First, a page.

In this case, if you become a joint account holder on your partner's card, your credit score could drop because you will be taking on a debt for which the individual card credit utilization is more than 83% of the credit limit. Another reason the addition of the account to your credit report could drop your score is because it will bring your overall credit utilization rate from 10% to 26.9%. The higher your utilization rate, the more your score could fall; therefore, it is a good idea to keep your credit utilization rate below 25% on each individual card as well as below 25% of your overall credit card capacity.
On the reverse side, if you are the one who has credit card balances that are close to their limits, then you can increase your score by adding your name to one of your partner's credit cards that has a lower credit utilization rate.
The trick is to only add your name to cards that will help at least one member of the couple and not harm either person's credit. The cards that would hurt one person or the other's credit should be targeted in your joint budget as a problem that must be resolved. When the balance is below 25 per cent, you can reevaluate the decision of whether to choose an authorized user or joint account holder.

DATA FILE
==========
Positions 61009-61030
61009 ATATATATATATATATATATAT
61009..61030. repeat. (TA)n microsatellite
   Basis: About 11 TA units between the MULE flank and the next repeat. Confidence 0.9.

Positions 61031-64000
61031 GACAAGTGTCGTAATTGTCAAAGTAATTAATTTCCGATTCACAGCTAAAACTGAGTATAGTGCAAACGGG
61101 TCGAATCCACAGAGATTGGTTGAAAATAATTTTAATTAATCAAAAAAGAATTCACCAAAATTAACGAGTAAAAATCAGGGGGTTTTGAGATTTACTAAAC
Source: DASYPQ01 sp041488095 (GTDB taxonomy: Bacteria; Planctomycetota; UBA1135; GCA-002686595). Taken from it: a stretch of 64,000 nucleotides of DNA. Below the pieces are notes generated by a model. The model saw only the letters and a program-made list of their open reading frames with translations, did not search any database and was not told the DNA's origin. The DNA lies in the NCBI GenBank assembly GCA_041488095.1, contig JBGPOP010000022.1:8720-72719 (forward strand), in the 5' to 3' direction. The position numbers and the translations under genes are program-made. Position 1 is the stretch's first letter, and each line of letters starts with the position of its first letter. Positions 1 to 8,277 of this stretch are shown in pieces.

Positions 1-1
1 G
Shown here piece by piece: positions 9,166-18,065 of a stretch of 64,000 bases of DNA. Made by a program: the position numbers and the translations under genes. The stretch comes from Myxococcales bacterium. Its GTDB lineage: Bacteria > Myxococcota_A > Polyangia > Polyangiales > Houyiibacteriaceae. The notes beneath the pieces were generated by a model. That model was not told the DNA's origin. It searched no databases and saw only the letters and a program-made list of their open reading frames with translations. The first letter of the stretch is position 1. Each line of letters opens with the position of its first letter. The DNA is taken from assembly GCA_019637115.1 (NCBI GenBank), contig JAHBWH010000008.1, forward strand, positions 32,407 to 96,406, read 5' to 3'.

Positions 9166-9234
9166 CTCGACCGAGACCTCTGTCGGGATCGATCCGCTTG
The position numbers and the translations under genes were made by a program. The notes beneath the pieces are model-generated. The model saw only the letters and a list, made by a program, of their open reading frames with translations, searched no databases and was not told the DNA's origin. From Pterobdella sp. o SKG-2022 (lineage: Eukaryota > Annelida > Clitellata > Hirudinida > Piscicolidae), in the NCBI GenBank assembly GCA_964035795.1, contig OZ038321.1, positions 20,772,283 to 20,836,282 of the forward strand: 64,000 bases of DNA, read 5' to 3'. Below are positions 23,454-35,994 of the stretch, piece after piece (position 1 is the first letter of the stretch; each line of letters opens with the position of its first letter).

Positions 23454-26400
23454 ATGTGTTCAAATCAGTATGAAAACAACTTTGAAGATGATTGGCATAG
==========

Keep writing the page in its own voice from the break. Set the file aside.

The final decision about whether to add someone as an authorized user or a joint account holder should be based on your relationship's commitment level.
3. Length of credit history
Part of your credit score is based on your length of credit history. The good news is that if the amount of time you've had credit cards has been relatively short compared to the time your significant other has had credit cards, you take on the credit history for that person's account when you are added to that account.
However, be careful if you are the one with a lengthy credit history, because being added on to a credit card that has a relatively short history can decrease your credit score.
4. Mortgage loans
When you and your partner decide to purchase a home together, both of you are liable for the debt. Both of your scores factor into the approval of your mortgage loan and your interest rate. If one of you has a lower credit score than the other, you'll both have to decide whether it's in your best interest to take the interest rate hit, have the person with the higher credit score be the one whose name is on the mortgage, or wait until both of you have the credit score necessary to qualify for a mortgage with the lowest interest rate available.
Remember that after you've made your decision, the only way to remove or add someone's name on the loan is to refinance your entire home loan.
5. Impact of name changes
If you change your last name when you get married, your credit score will not be affected. However, Fair Isaac Corporation spokesperson Craig Watts suggests not delaying updating all your accounts with your new name, so credit reporting agencies don't get confused and create records for two seemingly different people.
For better or for worse, combining finances will more than likely affect your credit score. However, if you use good judgment and carefully evaluate what combining finances will do to your credit score and your budget, most of the account changes you make will be for the betterment of both of your individual credit scores.